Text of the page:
Interior designers have been frequently asked the questions: “Would you recommend paint colors for my house?” or “Which color do you suggest painting my office?” Honestly, it is challenging to select colors without reason. So I usually answer back with, “Which color do you prefer for your living room and why?”
Computer rendered image by John Haley. Artificial lights integrated with yellow colored columns creates a chic mood in an office space, as demonstrated in the computer rendering “ToBe, Office design.”
It’s easy for people to think that selecting colors is based merely on personal preference or well-balanced color combinations. However, deciding color schemes for interior environments is more than that. Color is a significant factor that affects emotional and psychological reactions in humans. Additionally, colors are applied to an indoor environment, which is a 3D space where people live, rest and work for most of their time.
Color’s Psychological Effects
Color is an inherent visual component of all forms of interior environments. Therefore, to “see” color is a way of communication to understand natural and built environments, and is necessary to process the psychological effects of it.
Psychological effects of color, (e.g. impressions or associations) have been investigated for the study of human social needs and responses to color. For instance, red has a positive association with passion, strength and warmth; in contrast, blue has a positive impression of calmness, security and comfort.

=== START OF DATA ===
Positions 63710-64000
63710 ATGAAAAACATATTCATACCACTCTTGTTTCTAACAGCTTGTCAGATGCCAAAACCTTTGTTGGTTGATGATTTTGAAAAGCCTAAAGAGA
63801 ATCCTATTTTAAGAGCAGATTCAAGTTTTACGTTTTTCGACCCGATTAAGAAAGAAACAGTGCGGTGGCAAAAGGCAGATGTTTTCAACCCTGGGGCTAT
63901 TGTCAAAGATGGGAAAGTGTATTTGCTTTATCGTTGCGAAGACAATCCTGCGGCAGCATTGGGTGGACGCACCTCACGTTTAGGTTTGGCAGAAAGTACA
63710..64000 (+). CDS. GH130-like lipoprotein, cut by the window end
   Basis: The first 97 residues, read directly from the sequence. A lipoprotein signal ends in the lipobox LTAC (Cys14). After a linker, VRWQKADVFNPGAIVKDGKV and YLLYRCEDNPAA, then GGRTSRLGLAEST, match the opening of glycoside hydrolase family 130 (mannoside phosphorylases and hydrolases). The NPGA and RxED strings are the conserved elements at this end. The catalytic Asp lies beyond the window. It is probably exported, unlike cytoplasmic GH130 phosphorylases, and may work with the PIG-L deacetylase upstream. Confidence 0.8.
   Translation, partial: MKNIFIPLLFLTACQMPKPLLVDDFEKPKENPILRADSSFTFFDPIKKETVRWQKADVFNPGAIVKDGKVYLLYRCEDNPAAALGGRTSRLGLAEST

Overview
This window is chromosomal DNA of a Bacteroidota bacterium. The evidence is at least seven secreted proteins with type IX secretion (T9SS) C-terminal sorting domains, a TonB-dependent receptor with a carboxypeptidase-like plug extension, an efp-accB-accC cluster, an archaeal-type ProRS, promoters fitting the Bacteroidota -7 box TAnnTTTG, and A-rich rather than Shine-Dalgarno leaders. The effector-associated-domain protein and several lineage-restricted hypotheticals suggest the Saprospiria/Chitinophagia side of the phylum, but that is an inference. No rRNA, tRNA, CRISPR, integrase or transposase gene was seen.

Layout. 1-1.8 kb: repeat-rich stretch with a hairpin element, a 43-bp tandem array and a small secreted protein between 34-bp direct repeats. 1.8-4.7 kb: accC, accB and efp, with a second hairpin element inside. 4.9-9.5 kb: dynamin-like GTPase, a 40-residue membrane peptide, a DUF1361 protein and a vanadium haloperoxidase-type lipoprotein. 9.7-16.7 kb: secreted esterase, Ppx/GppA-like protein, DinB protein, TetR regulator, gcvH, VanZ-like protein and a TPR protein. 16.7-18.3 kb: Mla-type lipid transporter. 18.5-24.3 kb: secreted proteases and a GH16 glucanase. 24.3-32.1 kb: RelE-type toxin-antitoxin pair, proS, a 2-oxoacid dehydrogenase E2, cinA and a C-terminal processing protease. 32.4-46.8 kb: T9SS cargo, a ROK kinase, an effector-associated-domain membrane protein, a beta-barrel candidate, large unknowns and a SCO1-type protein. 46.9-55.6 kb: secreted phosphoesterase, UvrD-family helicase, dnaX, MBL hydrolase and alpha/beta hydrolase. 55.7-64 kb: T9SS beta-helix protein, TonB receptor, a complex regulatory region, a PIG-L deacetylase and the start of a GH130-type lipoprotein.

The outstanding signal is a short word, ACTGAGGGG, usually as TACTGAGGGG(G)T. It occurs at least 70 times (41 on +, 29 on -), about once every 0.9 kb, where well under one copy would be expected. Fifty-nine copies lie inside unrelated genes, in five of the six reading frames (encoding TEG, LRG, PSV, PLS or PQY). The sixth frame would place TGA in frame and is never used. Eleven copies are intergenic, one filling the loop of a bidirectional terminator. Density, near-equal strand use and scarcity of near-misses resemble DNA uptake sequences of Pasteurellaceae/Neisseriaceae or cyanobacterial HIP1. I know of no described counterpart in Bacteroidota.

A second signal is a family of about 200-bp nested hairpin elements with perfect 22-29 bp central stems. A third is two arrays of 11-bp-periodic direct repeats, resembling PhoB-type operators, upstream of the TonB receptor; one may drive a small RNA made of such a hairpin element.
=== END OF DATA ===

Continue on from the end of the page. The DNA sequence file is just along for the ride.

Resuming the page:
These effects help represent designers’ intentions as well as create healthy and safe environments for humans. Moreover, the transition from the two-dimensional color chosen to the 3D color applied should be taken into consideration in interior design. Without the consideration of integration of color and light in a 3D space, it’s difficult to explain the emotional effects of colors in humans and how it relates to a designer’s desired intention in the space.
Light Affects Wellness
Light plays an essential role in human life. It has an effect on visibility, health and well-being, and can influence human emotions.
In the computer rendering “ToBe, Office design,” the use of natural light generates a vivid color of yellow and the use of wall washers.
Research shows that light has the role of contextualizing objects within the environment with its capability of driving human perception and emotions as well as its influence on bodily and mental wellness. Additionally, light and interior space are mutually dependent on each other. A space acquires light through receiving, shaping, bending and reflecting. Therefore, light is the first and foremost design element to be used for creating spatial effects.
Integration With Color and Light
In interior environments, color and light work together with form and spatial effect to create a dramatic mood and an intriguing space. Color and light are specified simultaneously because color shifts occur, and some light renders colors better than others depending on the light’s spectral distribution and the color of the light itself.
Thus, the integral process of the two with form and spatial contexts should be considered for practical applications in interior design. In the interior design process, deciding a color scheme based on psychological effects, users’ preferences and designers’ intentions is discussed and initiated at an early stage of conceptdevelopment.
However, interior designers often select colors without considering lighting conditions and don’t understand the reality of the “lived space” of humans. The integration of the light and color and how they interact in the interior environment should be considered from the beginning.
Kyoungmee Kate Byun is an assistant professor of interior design in the Department of Fine Arts and the Hite Art Institute at the University of Louisville. Her research interests include design for enhancing social interaction and environmental design for older adults.